- Full impact of interest rates yet to be seen
- Anecdotes of renegotiations following rate rises have been seen
- Industrial likely to continue being significantly undersupplied for some time
As another quarter elapses, we look back at the months that were.
So far it has been characterised by many of the same issues, with “record low” continuing to precede various metrics and keywords including tight supply, low-interest rates, rising rents, construction blow-outs, and more.
Events throughout the quarter did add some caprice to what initially sounded like a broken record, but the full impact of which is yet to be seen.
Interest rates have been moving upwards, however, the cash rate remains low in the broader scheme of things. Construction timelines have been shifted around meaning stock to come online this year looks much thinner, but may be to the relief of some that buildings will come online at all given the concerns surrounding construction more broadly.
Of course, there is still a strong desire to bring office demand back in droves, and it seems that goal is getting closer – occupancy data from the Property Council showed some encouraging signs in June, however more recently that recovery seems to have stalled.
Finally, the search for solid investments in an uncertain world continues to drive the commercial property sector.
This wrap includes information from the Raine and Horne Commercial Insights Q2 2022 (RH), Dexus Australian Real Estate Quarterly Review Q3 2022, and Herron Todd White Month in Review July 2022 (HTW).
Cash rate increases didn’t seem to dampen the spirit of buyers – particularly owner-occupiers, according to Raine and Horne.
The report said that while interest rates normalise, businesses are looking to purchase more than they are leasing. This is because in many cases, it is still cheaper to buy than rent.
“This is driving intense demand from owner occupiers, especially in the industrial property market.”
Raine and Horne Commercial Insight Q2 2022
The Dexus report wrote that: “… rising interest rates have fueled conjecture about real estate pricing going forward given a narrowing of yield spreads.” The report also noted that, historically, interest rate rises over the last four tightening cycles have been just 2.25%.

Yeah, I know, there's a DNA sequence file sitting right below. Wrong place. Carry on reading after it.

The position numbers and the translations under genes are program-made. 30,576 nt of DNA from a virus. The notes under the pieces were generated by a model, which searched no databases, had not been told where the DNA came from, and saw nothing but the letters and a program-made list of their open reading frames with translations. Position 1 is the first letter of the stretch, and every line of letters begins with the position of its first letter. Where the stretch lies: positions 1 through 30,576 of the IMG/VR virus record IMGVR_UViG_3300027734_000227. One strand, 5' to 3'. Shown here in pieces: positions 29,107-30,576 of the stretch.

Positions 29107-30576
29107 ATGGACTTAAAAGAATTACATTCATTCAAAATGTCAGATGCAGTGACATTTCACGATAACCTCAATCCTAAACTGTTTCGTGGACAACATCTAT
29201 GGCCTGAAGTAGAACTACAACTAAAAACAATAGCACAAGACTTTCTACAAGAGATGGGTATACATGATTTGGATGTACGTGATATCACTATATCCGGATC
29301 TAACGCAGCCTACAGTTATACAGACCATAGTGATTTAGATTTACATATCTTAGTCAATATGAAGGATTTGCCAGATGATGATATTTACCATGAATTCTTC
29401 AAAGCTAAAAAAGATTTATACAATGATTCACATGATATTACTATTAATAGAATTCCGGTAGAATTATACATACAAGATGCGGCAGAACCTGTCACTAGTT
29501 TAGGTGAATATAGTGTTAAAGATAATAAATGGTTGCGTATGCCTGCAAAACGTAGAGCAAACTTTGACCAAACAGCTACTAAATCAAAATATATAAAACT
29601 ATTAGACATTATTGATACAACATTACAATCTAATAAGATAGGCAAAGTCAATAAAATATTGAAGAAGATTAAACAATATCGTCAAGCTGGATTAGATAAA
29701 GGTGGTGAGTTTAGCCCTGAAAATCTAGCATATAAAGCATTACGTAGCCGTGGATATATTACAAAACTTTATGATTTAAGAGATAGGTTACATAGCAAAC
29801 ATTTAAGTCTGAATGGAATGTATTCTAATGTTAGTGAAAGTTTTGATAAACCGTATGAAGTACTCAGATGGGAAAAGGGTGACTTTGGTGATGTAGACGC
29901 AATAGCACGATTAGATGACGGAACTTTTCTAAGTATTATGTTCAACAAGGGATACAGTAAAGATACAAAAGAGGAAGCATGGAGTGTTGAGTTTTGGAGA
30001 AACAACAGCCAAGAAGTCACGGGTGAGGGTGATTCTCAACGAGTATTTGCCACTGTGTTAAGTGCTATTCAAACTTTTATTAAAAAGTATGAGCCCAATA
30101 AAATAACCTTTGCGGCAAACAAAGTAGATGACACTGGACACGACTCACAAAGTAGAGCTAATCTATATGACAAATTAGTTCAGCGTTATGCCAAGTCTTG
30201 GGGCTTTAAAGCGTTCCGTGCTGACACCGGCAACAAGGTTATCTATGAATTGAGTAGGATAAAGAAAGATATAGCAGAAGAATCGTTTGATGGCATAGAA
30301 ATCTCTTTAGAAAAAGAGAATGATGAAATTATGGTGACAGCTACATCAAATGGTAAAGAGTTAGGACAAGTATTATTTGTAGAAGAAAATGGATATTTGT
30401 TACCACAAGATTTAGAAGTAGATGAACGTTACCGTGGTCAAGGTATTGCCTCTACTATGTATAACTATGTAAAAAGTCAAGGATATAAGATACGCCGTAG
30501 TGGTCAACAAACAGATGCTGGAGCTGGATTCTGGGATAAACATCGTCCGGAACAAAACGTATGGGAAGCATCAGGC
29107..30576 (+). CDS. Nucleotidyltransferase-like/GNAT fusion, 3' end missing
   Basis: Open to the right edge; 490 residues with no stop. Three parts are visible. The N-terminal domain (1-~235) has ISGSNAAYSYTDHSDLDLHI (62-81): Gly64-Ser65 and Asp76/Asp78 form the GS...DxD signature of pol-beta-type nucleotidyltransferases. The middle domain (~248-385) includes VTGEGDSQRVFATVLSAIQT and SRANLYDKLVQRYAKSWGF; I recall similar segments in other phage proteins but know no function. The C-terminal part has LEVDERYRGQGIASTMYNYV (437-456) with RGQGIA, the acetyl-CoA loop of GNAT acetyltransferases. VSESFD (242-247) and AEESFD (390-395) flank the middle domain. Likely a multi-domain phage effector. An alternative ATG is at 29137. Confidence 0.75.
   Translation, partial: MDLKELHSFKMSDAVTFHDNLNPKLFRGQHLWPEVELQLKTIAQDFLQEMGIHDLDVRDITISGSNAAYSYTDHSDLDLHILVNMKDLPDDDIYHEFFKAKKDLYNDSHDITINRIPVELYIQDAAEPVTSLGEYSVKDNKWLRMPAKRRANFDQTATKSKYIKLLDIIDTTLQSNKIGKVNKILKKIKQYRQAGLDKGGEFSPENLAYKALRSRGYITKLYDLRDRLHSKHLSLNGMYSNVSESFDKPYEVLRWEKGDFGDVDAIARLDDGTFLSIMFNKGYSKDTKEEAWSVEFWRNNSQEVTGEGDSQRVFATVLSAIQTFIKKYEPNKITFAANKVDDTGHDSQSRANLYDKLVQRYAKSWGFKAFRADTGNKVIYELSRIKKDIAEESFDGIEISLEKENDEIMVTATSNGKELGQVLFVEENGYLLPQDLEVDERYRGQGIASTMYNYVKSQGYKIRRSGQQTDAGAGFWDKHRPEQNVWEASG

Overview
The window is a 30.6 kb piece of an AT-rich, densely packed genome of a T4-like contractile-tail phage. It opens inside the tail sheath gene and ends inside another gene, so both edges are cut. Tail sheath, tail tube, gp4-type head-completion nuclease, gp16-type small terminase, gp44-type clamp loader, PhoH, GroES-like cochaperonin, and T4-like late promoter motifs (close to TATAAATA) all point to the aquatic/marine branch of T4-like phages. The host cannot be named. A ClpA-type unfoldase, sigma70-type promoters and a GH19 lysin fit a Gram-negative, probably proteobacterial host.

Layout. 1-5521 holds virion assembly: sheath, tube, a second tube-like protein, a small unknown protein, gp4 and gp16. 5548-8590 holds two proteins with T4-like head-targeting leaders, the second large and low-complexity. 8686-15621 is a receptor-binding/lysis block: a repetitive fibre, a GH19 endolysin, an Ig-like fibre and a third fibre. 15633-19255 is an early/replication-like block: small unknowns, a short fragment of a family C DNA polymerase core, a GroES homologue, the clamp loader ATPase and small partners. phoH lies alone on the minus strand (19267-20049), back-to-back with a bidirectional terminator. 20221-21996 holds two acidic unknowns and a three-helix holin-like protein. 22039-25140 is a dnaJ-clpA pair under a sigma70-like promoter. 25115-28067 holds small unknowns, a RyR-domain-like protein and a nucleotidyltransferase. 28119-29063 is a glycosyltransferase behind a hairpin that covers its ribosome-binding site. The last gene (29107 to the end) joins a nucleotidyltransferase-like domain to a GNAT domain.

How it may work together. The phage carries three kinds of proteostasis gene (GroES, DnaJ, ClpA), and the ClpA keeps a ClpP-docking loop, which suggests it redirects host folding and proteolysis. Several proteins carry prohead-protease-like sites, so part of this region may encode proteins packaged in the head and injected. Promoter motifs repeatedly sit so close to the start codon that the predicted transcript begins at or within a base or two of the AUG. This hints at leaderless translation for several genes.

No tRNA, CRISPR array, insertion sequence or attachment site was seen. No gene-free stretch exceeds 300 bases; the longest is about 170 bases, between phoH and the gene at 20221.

Aside from the cash rate, the report also took note of the rise in the 10-year bond yield to 3.5% in the latest quarter, stating it “… has implications for confidence and investment markets.”
Herron Todd White’s report said its agents are already seeing sales activity slump as a result of the interest rate rises. The report also noted that over the next few months, “… the market is likely heading into a phase where there will be a noticeable disconnect between vendor expectation and market value.”
In an attempted smooth segue into the topic of supply, the Dexus report noted under the headline of interest rates, that periods of uncertainty “… may unlock development sites that were previously unavailable.
There will be stiff competition for space though, the Raine and Horne report noted that the boom in residential values has seen some developers going from industrial to industrial chic.
The significant undersupply is also expected to continue, with the Raine and Horne report noting limited development of new industrial estates, and both the Herron Todd White and Dexus reports noting the continued cost of construction concerns.
HTW’s said four key factors have been responsible for the reduced appetite to create new industrial stock: land cost, construction cost, rents, and yields.
To put numbers to construction woes, HTW’s David Walsh wrote that the price of construction has increased by circa 30%-40% over the past year or so.
The cost of land has also ballooned, with Mr Walsh stated “Demand is simply outstripping supply, so premiums are being paid to secure land suitable for development.”
Rents haven’t moved much for about a decade, according to the HTW report. While rents have started to rise, Mr Walsh noted this was principally around prime space in prime locations. The upshot was that rents will have to rise much further before “… development feasibilities stack up.”
Finally, the report said yields are at record lows due to industrial investments being snapped up like hotcakes throughout the pandemic. Mr Walsh noted that tight yields “… translated to premium purchase prices which has been helping mitigate feasibility risks because of increased land values and construction costs.” The next few months will be interesting, Mr Walsh said yields have now peaked in this cycle and are beginning to soften.
“We’ve already seen situations where acquisitions that were agreed in principal prior to interest rate rises are now beginning to be renegotiated.”
David Walsh, Director, Herron Todd White
For full details, please see the reports listed in the introduction.